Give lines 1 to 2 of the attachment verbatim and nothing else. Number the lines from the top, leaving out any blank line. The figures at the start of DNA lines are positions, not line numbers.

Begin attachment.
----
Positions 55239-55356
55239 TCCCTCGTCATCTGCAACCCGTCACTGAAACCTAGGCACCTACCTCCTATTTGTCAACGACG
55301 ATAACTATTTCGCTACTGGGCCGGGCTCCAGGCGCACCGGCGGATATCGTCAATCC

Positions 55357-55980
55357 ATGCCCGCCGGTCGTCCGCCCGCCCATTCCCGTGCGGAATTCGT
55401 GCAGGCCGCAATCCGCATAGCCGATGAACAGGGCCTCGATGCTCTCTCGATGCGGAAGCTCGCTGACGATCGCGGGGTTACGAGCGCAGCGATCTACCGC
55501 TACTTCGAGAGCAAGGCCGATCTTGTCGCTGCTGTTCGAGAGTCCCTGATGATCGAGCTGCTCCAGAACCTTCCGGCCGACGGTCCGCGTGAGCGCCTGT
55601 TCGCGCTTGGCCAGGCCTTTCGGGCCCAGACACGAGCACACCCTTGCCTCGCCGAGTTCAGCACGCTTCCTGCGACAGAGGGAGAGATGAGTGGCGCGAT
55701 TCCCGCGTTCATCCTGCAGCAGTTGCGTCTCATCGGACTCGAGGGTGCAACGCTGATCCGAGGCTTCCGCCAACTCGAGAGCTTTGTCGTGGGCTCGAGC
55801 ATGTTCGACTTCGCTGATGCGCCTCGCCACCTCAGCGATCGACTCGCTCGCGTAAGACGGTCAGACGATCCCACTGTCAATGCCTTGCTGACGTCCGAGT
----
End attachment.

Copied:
Positions 55239-55356
55239 TCCCTCGTCATCTGCAACCCGTCACTGAAACCTAGGCACCTACCTCCTATTTGTCAACGACG